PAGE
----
HP is building a firmware upgrade to mitigate this issue and will be communicating this proactively to customers and partners who may be impacted. In the meantime, HP reiterates its recommendation to follow best practices for securing devices by placing printers behind a firewall and, where possible, disabling remote firmware upload on exposed printers.

HP will continue to educate customers about security risks and the features available to address them, and take proactive steps to maintain the security of devices in the field. HP Imaging and Printing Security Solutions work directly at the device and on the network to protect information at rest and in motion, and to prevent unauthorized access.

Source: http://www.dailytech...rticle23396.htm


Steve

#11 David H. Lipman

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Posted 24 December 2011 - 07:49 PM

Again pointing to a Firmware upgrade and *any* OS can be used to to perform this. The issue is through the network interface and thus and OS can generate the packets and most likley using HP PCL to accomplish the task. Thus there is probably misinformation being distributed.

Note also "HP LaserJet printers have a hardware element called a "thermal breaker" that is designed to prevent the fuser from overheating..." since only laser printers use a fusing element, this precludes inkjets and negates my previous statement "...would affect any printing device with a network interface."

Finally note the sentence; "...securing devices by placing printers behind a firewall..." which is what I wrote when you posted about this vulnerability weeks ago. Remember ?
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#12 GT500

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Posted 24 December 2011 - 10:48 PM

I just use the articles I find and repost them smarty-pants.. *grin* I even give the source which if you'll check has the same picture of the wrong printer. :P


Yes, I know. That's why I was giving you a hard time. ;)


You are absolutely correct. However, i can not imagined that the so-called vulnerability would only affect laser printers and would affect any printing device with a network interface. However getting real technical information and a list of "affected" devices is extremely hard to come by. I have a theory of why this is but not willing to share it at this time.


According to the statements from HP quoted in the article, it was a vulnerability in the way certain laser printers of the LaserJet line handled print jobs, and that not all LaserJet printers were effected. Since not all printers have the exact same hardware inside for processing print jobs and not all printers handle print jobs in exactly the same way, that this vulnerability most likely did not effect OfficeJet printers.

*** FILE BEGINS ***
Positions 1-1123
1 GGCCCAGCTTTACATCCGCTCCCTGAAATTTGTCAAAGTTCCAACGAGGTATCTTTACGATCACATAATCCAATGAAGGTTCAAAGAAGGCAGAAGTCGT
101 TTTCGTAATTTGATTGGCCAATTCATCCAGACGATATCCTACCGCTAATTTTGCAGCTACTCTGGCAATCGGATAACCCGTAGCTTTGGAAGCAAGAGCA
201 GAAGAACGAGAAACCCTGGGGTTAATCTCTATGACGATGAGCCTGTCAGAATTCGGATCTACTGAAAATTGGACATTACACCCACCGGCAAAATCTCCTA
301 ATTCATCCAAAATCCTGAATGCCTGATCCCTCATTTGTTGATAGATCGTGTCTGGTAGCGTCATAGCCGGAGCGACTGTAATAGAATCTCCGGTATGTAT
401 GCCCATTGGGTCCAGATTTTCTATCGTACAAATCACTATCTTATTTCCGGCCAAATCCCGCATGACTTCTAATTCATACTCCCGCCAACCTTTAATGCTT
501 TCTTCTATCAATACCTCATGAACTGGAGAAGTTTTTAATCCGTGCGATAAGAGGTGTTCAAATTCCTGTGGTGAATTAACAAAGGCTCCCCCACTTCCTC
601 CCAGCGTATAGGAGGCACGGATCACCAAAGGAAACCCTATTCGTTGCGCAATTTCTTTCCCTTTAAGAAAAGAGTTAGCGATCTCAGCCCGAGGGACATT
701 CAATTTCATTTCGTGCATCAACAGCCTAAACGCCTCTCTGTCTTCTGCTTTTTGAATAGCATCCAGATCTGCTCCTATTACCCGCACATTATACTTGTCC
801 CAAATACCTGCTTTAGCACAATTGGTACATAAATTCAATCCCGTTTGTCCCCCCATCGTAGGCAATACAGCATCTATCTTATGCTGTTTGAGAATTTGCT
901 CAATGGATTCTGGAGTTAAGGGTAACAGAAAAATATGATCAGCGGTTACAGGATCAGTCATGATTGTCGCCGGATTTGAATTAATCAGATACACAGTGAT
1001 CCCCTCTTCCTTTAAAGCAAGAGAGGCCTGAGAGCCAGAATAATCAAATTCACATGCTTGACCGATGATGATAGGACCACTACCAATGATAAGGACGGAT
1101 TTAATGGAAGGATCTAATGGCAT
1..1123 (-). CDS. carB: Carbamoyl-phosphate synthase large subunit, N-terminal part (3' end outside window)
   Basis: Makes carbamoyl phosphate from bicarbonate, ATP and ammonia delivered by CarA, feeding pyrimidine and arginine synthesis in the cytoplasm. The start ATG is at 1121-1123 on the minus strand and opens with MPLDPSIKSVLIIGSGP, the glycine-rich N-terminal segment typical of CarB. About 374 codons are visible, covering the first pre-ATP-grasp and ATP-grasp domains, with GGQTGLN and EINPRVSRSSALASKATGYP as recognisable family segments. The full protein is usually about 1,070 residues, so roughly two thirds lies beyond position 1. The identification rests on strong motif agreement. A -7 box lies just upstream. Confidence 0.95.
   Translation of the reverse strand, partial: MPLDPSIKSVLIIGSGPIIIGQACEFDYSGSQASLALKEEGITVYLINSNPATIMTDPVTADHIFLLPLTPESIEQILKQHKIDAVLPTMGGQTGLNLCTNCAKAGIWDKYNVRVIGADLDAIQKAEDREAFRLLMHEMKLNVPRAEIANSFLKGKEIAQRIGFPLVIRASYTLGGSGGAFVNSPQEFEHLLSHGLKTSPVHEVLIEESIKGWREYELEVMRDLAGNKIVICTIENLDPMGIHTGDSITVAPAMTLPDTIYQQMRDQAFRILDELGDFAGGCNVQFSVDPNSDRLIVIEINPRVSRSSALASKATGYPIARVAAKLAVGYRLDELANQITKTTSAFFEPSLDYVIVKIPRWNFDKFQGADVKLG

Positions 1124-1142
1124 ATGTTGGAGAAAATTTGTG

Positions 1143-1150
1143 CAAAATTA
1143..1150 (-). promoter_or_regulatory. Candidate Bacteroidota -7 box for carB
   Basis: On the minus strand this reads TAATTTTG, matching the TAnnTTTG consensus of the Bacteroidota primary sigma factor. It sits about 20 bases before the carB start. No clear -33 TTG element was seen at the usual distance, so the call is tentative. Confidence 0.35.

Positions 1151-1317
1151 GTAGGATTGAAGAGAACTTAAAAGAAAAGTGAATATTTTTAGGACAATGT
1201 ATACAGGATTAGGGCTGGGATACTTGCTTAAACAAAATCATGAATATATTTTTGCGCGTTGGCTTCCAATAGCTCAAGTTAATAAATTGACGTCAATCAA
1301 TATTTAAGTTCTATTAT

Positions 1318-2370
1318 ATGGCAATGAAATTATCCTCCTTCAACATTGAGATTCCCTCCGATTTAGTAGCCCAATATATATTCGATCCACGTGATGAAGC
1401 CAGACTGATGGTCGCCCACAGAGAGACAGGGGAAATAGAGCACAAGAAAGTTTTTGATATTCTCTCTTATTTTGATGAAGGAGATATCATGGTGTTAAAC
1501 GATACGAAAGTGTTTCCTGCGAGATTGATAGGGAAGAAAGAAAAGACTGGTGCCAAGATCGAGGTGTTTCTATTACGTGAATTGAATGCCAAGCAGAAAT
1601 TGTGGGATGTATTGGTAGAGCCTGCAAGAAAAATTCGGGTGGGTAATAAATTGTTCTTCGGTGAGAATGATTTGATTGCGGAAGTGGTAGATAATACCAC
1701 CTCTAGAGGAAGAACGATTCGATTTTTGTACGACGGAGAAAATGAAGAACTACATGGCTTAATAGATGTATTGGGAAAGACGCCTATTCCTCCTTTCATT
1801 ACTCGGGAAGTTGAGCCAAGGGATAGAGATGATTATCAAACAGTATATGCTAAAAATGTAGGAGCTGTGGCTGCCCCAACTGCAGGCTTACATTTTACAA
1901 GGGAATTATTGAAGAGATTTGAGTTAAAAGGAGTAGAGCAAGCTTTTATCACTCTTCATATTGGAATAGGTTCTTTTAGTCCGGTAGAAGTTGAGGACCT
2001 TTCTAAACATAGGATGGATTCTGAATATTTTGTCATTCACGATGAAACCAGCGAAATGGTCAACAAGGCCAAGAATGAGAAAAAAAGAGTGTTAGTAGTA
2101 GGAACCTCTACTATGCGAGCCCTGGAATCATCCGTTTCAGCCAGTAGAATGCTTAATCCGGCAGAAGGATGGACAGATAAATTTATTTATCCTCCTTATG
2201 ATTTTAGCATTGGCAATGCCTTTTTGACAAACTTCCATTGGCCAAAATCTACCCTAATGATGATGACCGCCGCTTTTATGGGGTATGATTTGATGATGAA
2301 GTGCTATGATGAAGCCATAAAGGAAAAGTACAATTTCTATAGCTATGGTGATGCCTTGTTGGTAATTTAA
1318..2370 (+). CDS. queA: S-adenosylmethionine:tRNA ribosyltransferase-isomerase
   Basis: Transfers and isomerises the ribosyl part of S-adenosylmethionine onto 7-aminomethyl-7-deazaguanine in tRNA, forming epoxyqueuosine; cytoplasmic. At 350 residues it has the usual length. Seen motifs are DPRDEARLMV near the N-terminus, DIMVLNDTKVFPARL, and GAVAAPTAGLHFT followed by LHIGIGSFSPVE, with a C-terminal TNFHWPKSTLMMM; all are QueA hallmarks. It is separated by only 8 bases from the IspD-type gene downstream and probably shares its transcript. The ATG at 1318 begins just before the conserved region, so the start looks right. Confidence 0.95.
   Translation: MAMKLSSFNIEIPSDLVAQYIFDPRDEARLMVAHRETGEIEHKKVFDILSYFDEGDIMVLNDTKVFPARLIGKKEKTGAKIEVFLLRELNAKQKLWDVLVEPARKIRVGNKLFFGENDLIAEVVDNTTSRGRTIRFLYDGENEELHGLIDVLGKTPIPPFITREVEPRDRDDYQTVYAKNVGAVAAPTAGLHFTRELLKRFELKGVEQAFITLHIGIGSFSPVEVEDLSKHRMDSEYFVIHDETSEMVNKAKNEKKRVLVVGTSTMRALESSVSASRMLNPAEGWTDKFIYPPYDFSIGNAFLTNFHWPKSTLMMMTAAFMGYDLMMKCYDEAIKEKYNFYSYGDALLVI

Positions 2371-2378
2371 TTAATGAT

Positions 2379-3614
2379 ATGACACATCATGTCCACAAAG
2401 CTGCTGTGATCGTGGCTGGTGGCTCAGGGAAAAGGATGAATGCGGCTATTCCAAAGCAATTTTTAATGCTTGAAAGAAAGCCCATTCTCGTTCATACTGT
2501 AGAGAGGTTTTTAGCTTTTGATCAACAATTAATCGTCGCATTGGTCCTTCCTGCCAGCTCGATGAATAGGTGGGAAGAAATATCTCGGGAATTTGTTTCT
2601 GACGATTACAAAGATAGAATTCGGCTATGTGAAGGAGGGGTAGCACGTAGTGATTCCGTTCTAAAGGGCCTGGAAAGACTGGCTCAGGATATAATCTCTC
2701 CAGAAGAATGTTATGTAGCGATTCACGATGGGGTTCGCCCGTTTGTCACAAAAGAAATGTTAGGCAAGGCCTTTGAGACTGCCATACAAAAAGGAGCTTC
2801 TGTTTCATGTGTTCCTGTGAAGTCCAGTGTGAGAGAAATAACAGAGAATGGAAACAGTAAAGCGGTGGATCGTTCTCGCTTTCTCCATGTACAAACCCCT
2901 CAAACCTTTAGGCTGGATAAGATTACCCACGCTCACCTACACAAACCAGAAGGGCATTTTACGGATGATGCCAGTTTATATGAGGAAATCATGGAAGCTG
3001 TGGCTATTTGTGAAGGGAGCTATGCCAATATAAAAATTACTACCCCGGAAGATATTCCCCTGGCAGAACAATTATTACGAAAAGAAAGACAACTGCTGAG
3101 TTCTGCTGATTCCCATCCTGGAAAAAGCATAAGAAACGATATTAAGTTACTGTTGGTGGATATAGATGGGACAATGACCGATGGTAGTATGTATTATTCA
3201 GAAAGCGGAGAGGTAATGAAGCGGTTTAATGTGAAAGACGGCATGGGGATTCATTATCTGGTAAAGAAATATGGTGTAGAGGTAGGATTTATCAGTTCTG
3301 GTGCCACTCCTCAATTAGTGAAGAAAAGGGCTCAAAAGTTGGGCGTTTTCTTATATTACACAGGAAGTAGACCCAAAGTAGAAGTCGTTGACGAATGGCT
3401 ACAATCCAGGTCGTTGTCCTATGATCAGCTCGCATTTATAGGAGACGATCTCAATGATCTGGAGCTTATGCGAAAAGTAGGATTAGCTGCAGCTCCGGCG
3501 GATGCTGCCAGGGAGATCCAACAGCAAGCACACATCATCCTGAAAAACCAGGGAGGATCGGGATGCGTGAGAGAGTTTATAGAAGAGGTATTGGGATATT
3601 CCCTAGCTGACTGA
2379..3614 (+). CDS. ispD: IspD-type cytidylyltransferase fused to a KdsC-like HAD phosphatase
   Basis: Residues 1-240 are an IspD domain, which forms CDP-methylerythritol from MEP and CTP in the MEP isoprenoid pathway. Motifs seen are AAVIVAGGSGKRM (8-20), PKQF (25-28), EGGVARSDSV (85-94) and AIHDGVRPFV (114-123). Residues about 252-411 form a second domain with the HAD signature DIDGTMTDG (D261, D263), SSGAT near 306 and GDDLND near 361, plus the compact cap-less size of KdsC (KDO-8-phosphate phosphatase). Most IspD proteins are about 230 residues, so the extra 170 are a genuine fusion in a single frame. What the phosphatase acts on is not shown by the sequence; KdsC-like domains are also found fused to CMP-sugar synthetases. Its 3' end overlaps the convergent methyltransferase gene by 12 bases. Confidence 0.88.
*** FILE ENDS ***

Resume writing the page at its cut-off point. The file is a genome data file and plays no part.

I could, of course, be wrong, however I do not expect OfficeJet printers to be effected by the exact same security vulnerability. Now I wouldn't be surprised if there was a similar security vulnerability in OfficeJet printers, but I would not expect an exploit for that (if it existed) to be compatible with the effected models of LaserJet printers.

For we wrestle not against flesh and blood, but against principalities, against powers, and against the worldly governors, the princes of the darkness of this world...


#13 GT500

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Posted 24 December 2011 - 11:21 PM

Also, for those who are still confused as to the nature of the vulnerability, take a look at this quote from HP:

In some Linux or Mac environments, it may be possible for a specially formatted corrupt print job to trigger a firmware upgrade.


If we think about that statement for a minute, we hopefully would notice this: "specially formatted corrupt print job". This means that it is not an issue specifically with the network interface (the JetDirect card), but is in fact an issue with how the printer is decoding the print job.

HP is stating that this is a Unix/Mac issue because Unix environments (Linux, BSD, Mac, etc) use CUPS (Centralized Unix Printing System) to handle printing. This probably means that whatever corruption in a print job triggers this exploit cannot be sent intact through the Windows printer API's.

As far as this thing about the firmware update being Unix/Mac only, I have no clue what they are talking about. I checked the driver and downloads for the HP LaserJet P4015d and while there are Unix and Mac specific firmware updates listed (most likely binaries for those who have the printer hooked up via USB), there is also a Windows firmware file and a generic cross-platform firmware file for the web interface listed under the "Cross operating system (BIOS, Firmware, Diagnostics, etc.)" link listed below the operating system selections (no I don't know why there's a Windows-specific firmware download listed in the "cross operating system" section).